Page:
"Vares -- Private Eye" emerges an entertaining tale that's like a Guy Ritchie flick whose pulse has been lowered by typically dyspeptic Finnish humor and temperament. Helmer Aleski Makela steers a competent middle course between Amerindie-style vicarious thrills and bone-dry drollery of the Aki Kaurismaki ilk.
First pic adapted from a crime novel by popular home-turf author Reijo Mak, “Vares — Private Eye” emerges an entertaining tale that’s like a Guy Ritchie flick whose pulse has been lowered by typically dyspeptic Finnish humor and temperament. Helmer Aleski Makela (dubbed “Finland’s No. 1 action director” after local hits “The Tough Ones” and “Bad Boys”) steers a competent middle course between Amerindie-style vicarious thrills and bone-dry drollery of the Aki Kaurismaki ilk. Feature might have been more memorable had it embraced either style fully, but “Vares” should fare well enough to warrant sequelizing.
First attracted to tough lady sergeant Eeva (Laura Malmivaara) when they’re participating in a military reserve training exercise, grizzled PI Vares (Juha Veijonen) is disappointed to discover she’s a schoolteacher on the verge of marriage. But her situation is not as ordinary as it seems. Fiancee Antero (Jorma Tommila) is behind bars, their wedding a front for his prison escape. Once on the outside, newlyweds go after hidden loot hubby stole from Russian gangsters — who, unfortunately, are also hot on the couple’s trail, along with cops both legit and corrupt.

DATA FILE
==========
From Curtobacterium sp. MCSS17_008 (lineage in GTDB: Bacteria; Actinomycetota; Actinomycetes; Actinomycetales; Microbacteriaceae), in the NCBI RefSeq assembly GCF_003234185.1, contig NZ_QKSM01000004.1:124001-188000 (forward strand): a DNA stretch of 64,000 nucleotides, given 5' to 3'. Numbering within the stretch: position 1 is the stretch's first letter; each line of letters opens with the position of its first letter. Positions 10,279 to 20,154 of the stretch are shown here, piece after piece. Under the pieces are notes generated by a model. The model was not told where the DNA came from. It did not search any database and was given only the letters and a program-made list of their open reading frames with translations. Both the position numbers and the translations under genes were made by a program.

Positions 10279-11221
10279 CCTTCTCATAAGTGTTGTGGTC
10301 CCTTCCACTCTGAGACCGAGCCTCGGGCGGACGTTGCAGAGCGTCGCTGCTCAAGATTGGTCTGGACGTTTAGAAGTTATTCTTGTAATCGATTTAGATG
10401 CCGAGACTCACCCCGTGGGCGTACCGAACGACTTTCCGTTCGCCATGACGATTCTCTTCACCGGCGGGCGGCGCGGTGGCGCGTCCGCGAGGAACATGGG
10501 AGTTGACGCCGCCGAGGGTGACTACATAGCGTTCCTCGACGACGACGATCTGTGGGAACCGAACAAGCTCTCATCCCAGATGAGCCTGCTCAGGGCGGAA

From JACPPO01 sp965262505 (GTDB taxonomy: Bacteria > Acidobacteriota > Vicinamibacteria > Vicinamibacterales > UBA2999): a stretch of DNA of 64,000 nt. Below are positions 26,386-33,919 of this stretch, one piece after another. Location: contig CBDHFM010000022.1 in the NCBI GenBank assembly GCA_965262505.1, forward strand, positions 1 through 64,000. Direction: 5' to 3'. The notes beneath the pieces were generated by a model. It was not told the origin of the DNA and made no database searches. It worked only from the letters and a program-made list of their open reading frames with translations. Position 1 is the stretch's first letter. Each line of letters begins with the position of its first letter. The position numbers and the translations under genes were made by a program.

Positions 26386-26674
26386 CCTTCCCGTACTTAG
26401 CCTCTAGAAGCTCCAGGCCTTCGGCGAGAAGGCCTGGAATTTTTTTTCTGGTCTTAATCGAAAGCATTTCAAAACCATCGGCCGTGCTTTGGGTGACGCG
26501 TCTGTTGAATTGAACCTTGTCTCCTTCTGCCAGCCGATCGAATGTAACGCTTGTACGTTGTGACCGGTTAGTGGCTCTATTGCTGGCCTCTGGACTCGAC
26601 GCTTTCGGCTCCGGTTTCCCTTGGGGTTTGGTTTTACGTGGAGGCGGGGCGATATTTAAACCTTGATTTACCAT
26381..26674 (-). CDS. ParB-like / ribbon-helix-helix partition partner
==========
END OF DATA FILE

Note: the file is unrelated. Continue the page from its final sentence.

It emerges Eeva is merely being used by her new hubby — in fact, he’s got a vicious new femme-fatale squeeze (Minna Turunen) eager to ice the no-longer-necessary bride. A still-smitten Vares shows up to rescue Eeva, and they flee to try to find the cash before anyone else.
Plot’s myriad double-crosses and other twists keep things percolating, though direction doesn’t demonstrate much flair for action and violence. Things fare better with the kind of sour character wit summed up when Vares shrugs, “If I can stay off booze for two weeks, I can take on the Russian Mafia.” Particularly amusing amid a strong cast are Pekka Valkeejarvi and Tetsuo Kari Hietalahti as a team of semi-hapless professional hitmen.
Production values are solid, even if “Vares” could have used more distinguishing stylishness all around.